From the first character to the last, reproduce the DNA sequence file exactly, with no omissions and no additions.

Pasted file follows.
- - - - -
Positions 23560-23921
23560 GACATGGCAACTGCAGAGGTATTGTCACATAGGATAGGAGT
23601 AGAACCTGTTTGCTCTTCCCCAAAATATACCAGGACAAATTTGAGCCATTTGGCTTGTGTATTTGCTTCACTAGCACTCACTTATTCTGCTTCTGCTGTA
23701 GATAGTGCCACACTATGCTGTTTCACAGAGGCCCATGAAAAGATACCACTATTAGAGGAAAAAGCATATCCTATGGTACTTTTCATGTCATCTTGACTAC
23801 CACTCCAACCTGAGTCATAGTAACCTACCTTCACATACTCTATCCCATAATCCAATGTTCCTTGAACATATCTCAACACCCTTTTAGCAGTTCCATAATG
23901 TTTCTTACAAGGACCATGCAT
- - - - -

Positions 23560-23921
23560 GACATGGCAACTGCAGAGGTATTGTCACATAGGATAGGAGT
23601 AGAACCTGTTTGCTCTTCCCCAAAATATACCAGGACAAATTTGAGCCATTTGGCTTGTGTATTTGCTTCACTAGCACTCACTTATTCTGCTTCTGCTGTA
23701 GATAGTGCCACACTATGCTGTTTCACAGAGGCCCATGAAAAGATACCACTATTAGAGGAAAAAGCATATCCTATGGTACTTTTCATGTCATCTTGACTAC
23801 CACTCCAACCTGAGTCATAGTAACCTACCTTCACATACTCTATCCCATAATCCAATGTTCCTTGAACATATCTCAACACCCTTTTAGCAGTTCCATAATG
23901 TTTCTTACAAGGACCATGCAT